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Sales rep quit while out sick - commission? California

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  • Sales rep quit while out sick - commission? California

    employee started 4/5 and e-mailed resignation today, 7/12. Is not eligible for benefits until 8/1 and was out sick yesterday and today so those days are unpaid. Are we required to pay commissions on sales that came in those 2 days? Can we tell him his resignation date will be considered the last day he worked, not the day he notified us? Reps are in teams, so he may not have had anything to do with actual sales. Thank you.

  • #2
    Yes on using the last date worked. Commissions would be due only as your contrct or policy states that they are. If the employee isn't really an employee these two days and didn't work, I'mnot sure why you would think you owe commissions.
    I post with the full knowledge and support of my employer, though the opinions rendered are my own and not necessarily representative of their position. In other words, I'm a free agent.

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    • #3
      So even though he sent an e-mail stating he resigned effective today, we can make it effective the last day worked?
      Do you have a link to the CA code for this? Thanks.

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      • #4
        I am going to include a pointer to the CA-DLSE manual. CA is very hard ball on commissions earned compared to other states. I am not saying certainly yes or certainly no, but you need to read the section on commissions and see if you can phrase your argument in such a way that CA-DLSE will agree with your position. But CA is very clear that termination has nothing to do with whether or not the commission is due.

        http://www.dir.ca.gov/dlse/Manual-Instructions.htm
        "Reality is that which, when you stop believing in it, doesn't go away".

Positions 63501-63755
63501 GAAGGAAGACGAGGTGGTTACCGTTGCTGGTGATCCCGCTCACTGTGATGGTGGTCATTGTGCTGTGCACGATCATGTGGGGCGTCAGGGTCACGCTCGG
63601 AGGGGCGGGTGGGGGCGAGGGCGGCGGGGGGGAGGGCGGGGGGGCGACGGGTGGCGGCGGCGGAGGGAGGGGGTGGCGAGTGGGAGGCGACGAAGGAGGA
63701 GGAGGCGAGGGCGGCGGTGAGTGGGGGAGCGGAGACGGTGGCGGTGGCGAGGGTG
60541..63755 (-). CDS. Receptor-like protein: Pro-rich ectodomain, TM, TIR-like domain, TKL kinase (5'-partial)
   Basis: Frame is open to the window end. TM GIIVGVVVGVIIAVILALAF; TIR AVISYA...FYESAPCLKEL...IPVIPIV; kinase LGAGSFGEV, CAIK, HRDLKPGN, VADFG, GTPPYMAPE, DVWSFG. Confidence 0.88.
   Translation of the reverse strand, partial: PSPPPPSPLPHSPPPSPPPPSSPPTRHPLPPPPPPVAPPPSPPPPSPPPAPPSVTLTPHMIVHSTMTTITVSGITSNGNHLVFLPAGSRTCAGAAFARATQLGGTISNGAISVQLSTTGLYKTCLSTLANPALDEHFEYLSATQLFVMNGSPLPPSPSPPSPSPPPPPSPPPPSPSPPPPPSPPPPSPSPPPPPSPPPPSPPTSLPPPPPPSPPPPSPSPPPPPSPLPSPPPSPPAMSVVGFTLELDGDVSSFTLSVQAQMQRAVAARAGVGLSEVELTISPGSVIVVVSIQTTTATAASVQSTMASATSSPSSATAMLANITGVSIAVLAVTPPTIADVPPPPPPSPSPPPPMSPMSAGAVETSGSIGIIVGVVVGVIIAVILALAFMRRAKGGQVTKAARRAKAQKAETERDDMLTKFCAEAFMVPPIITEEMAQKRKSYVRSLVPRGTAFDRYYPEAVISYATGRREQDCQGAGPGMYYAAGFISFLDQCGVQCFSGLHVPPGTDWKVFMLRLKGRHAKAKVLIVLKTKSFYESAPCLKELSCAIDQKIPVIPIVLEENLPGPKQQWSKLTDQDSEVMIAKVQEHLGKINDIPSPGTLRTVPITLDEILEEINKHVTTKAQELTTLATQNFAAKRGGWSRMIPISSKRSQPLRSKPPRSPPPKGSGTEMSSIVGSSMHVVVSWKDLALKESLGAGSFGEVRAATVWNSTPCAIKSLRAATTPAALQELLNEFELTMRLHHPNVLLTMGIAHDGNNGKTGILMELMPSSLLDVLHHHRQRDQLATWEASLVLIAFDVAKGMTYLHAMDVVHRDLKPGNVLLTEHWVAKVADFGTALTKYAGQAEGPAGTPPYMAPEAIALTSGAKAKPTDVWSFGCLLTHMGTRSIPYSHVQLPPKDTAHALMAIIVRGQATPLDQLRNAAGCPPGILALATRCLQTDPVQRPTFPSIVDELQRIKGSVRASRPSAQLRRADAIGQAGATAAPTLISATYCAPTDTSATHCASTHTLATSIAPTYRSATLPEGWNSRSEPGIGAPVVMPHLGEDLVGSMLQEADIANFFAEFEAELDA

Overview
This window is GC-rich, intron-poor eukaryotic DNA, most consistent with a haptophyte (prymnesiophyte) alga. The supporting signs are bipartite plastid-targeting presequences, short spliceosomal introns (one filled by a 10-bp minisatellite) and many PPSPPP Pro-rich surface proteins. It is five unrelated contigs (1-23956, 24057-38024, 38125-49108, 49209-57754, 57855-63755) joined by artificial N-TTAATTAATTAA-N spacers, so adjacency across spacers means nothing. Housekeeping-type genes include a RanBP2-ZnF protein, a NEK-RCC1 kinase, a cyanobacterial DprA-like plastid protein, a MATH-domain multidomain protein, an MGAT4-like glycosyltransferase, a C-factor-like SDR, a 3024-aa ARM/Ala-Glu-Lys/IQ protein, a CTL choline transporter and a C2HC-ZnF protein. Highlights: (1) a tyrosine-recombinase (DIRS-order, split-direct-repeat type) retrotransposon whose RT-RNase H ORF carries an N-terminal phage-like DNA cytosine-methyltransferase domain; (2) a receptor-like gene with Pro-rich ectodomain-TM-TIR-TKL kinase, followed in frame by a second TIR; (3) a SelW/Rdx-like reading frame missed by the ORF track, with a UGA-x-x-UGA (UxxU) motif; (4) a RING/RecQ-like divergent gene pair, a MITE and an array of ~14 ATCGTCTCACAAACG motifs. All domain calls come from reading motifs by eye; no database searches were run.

Philip K. **** (1928-1982)

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        • #5
          There is no law that states you must honor the employee's prefered termination date. It isn't that there is a law that says you can make it the day after the last day worked, but rather nothing that states you can not do this.
          I post with the full knowledge and support of my employer, though the opinions rendered are my own and not necessarily representative of their position. In other words, I'm a free agent.

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          • #6
            You want to consider the employee’s termination effective two days prior to him submitting his resignation because over those two days he accrued “team sales” commissions pursuant to the company’s commission policies? Good luck with that! Will you feel comfortable offering that explanation to a judge or arbitrator? It would seem that if he remained officially employed over those two days (following the company’s sick leave policy) you cannot finagle his termination date in an effort to withhold his commission.

            Moreover, most states examine whether the employee did all he had to do to earn the commission when assessing whether the employer has unlawfully withheld his back wages. Based on the original poster’s representations, the employee did, in fact, “earn” the commission consistent with the company’s policies by being part of the sales team during his employment. If he remained with the company, the salesman would have apparently received the commission in due course notwithstanding his two days off.

            Furthermore, what the original poster proposed could prove very expensive if she is ultimately incorrect. If the poster’s scheme does not fly and the employee wins a wage withholding lawsuit, then he could recover statutory penalties and attorney’s fees in addition to the withheld commission plus statutory interest. Is such a potential cost worth the fight?

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